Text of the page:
Step-by-Step Walk Through the Mass

Do This in Remembrance of Me, Part 77: Concluding Rites and Blessing

Strengthened by the true presence of Jesus and following the Prayer after Communion, we are truly ready to go out into the world. What happens before moving from our pews to our cars? That would be the Concluding Rites. As The General Instruction of the Roman Missal lays out, “To the Concluding Rites belong the following: (a) brief announcements, should they be necessary; (b) the Priest’s Greeting and Blessing, which on certain days and occasions is expanded and expressed by the Prayer over the People or another more solemn formula; (c) the Dismissal of the people by the Deacon or the Priest, so that each may go back to doing good works, praising and blessing God; (d) the kissing of the altar by the Priest and the Deacon, followed by a profound bow to the altar by the Priest, the Deacon, and the other ministers” (GIRM, 90).

Many parts of the Concluding Rites mirror what we did at the very beginning of Mass, including the priest’s greeting and response from the people: “The Lord be with you.” “And with your spirit.” What happens next, though, is special to the end of Mass. It also happens to be one of my favorite things about being a priest: blessing the people.

What Is a Blessing?

Our Catechism of the Catholic Church glossary includes a definition for Blessing: “A blessing or benediction is a prayer invoking God’s power and care upon some person, place, thing, or undertaking. The prayer of benediction acknowledges God as the source of all blessing” (CCC, p. 868). Furthermore, “Among sacramentals, blessings (of persons, meals, objects, and places) come first. Every blessing praises God and prays for his gifts. In Christ, Christians are blessed by God the Father ‘with every spiritual blessing.’ This is why the Church imparts blessings by invoking the name of Jesus, usually while making the holy sign of the cross of Christ” (CCC, 1671).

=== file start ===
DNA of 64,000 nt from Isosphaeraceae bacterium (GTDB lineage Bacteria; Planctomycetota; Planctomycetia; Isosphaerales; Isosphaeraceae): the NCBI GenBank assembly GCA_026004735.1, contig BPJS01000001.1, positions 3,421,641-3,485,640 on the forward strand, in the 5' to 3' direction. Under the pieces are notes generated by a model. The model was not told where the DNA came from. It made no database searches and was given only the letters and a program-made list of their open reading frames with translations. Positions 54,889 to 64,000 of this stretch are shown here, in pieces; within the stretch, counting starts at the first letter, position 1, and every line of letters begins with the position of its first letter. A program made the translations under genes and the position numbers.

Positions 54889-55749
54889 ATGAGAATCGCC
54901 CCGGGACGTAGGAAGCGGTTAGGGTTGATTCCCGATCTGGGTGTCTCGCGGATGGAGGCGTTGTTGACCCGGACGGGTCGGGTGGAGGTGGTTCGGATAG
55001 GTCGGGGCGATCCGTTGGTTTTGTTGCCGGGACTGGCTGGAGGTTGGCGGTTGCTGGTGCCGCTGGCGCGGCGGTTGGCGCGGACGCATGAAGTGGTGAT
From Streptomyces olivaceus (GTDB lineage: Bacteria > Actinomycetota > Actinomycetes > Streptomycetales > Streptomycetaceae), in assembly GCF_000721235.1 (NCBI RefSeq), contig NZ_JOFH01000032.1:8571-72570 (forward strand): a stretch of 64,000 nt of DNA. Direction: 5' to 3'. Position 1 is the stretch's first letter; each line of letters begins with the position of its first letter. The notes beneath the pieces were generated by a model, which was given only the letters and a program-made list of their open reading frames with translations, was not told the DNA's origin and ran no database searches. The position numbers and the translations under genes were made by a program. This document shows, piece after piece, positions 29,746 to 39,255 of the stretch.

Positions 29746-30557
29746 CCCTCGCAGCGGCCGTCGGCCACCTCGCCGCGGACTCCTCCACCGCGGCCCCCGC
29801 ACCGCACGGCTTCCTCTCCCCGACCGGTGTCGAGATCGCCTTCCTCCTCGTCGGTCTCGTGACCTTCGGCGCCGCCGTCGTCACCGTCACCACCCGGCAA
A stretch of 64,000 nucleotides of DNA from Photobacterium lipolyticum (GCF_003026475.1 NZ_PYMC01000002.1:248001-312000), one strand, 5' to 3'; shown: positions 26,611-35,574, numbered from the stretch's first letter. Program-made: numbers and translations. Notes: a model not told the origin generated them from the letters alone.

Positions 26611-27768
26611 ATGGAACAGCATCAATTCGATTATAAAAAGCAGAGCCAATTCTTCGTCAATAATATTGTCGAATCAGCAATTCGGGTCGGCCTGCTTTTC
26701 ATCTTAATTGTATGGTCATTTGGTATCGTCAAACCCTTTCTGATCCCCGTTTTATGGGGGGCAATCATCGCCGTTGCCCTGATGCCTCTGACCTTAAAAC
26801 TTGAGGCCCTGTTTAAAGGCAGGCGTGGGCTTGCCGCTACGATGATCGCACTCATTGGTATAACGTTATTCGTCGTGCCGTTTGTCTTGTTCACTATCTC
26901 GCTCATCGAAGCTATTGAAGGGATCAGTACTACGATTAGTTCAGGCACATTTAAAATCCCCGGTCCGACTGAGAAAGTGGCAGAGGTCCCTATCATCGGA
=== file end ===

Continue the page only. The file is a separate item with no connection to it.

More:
Parishioners kneeling in pews during Mass

I love being able to ask God’s strength, help, and protection upon people through blessings. As the Catechism indicates, the act of blessing turns toward God and acknowledges all the good that comes from him and then asks a share of that good for a particular purpose. This is drawn out more clearly through the Solemn Blessings and prayers over the people that can be used at the end of Mass. When one of these is used, the Deacon or Priest will give an instruction after the priest’s greeting and people’s response: “Bow down for the blessing.” This instruction directs us to adopt a posture that prepares us for receiving the blessing from God through the ministry of his priest.

Examples of Blessings Used at Mass

Let’s look at some different blessing options for this part of the Mass. The Solemn Blessing for Ordinary Time II, echoing the words of Philippians 4:7, reads:

P: May the peace of God,

which surpasses all understanding,

keep your hearts and minds in the knowledge of God,

and of his Son, our Lord Jesus Christ.